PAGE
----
President Obama kicked off his health care road show this morning with a speech to students at Arcadia University outside of Philadelphia. “I’m fired up,” Obama declared in the campaign-style rally during which, ironically, he blasted pundits in Washington for being too focused on politics and elections.
He made a closing argument more or less along the lines of his speech last week, complete with the disengenous deficit reduction and cost containment claims as well as the boast that new subsidies translate into the largest middle class tax cut in history. (This even though the plan would force uninsured middle class Americans to either purchase expensive government-approved health insurance, or pay a tax.) One new false claim Obama made was to argue that free market reforms aimed at lowering health insurance premiums by scaling back benefit mandates had already been tried before.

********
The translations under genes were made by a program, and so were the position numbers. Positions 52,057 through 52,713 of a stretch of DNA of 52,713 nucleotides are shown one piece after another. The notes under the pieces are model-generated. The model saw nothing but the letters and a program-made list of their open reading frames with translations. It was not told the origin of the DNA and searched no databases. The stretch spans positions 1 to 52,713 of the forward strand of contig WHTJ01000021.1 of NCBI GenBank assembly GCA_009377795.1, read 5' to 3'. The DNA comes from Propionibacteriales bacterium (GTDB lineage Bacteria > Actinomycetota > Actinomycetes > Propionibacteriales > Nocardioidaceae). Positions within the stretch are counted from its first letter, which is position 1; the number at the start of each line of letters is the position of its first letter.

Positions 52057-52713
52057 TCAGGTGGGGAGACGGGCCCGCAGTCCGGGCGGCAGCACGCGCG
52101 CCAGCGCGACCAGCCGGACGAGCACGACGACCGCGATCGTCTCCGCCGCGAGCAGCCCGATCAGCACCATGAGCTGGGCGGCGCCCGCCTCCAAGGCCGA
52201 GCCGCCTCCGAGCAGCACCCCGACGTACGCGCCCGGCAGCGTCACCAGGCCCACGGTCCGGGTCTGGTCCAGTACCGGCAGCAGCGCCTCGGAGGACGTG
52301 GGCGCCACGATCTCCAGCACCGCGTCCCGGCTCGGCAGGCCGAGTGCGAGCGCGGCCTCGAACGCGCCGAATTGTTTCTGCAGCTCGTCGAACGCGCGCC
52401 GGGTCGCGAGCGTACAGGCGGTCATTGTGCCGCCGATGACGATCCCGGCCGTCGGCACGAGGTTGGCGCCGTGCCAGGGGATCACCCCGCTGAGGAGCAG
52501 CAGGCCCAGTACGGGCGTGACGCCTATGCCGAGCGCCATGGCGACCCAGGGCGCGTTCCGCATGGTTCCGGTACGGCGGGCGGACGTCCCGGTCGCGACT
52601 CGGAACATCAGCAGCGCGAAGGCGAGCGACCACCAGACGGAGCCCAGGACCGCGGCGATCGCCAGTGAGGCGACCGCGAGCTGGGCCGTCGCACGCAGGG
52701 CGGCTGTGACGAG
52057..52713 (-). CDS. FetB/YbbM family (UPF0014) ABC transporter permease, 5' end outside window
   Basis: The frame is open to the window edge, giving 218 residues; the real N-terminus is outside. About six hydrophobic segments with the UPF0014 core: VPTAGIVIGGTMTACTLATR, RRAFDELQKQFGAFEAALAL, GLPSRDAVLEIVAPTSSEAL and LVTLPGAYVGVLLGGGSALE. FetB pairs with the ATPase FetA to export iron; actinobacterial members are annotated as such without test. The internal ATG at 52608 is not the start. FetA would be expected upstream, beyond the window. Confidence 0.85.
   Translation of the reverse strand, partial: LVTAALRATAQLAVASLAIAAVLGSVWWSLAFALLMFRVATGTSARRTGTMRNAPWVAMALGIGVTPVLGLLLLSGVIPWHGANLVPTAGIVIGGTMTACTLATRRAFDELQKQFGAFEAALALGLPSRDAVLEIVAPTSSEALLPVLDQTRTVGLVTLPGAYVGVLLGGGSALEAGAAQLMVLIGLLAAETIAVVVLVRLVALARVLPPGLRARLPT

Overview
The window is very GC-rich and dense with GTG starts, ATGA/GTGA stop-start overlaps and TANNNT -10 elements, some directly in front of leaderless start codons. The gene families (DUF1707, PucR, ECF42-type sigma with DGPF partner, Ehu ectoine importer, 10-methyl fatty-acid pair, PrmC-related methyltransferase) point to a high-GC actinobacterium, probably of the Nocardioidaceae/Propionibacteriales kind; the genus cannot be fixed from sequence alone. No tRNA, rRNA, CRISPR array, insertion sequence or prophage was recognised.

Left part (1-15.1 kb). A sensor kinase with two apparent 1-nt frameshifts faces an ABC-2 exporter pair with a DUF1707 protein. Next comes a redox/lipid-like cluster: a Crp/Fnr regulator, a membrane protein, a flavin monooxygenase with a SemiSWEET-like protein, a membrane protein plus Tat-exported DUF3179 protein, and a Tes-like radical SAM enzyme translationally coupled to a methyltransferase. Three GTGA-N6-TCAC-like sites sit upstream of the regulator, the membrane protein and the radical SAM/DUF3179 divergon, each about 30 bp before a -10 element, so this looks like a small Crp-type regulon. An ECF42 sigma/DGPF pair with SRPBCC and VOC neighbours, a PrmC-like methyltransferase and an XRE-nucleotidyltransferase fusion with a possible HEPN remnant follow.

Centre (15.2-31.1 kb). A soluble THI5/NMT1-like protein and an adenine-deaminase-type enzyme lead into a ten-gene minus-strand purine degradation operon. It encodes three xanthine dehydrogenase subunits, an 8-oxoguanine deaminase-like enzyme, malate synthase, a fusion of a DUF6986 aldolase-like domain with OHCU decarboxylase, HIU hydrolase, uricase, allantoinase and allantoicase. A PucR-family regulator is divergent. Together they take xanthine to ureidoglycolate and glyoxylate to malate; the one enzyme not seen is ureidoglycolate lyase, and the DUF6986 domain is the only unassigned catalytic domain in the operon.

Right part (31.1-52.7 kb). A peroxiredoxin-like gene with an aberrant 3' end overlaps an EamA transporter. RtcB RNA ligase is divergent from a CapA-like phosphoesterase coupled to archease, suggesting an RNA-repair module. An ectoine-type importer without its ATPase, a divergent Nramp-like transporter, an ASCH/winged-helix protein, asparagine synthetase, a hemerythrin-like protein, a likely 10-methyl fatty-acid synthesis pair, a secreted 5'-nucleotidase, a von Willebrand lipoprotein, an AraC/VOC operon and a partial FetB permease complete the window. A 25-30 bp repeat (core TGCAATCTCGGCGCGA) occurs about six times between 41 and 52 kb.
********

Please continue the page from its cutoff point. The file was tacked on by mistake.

Ultimately, he tried to argue that Washington was too focused on how passing the bill would affect Democrats’ political prospects and not whether passing it was right. Of course, left out of this analysis is that the public has overwhelmingly decided that passing the bill would be wrong — a fact that has been demonstrated in numerous polls, as well as that election in Massachusetts that you may have heard something about.
By far, the most depressing aspect of the speech was the fact that Obama seemed to receive his largest applause (as far as I could tell watching on TV) when he said that the health care bill would require insurers to let individuals stay on their parents’ health care policies until they are 26 years old. Yay for dependency!
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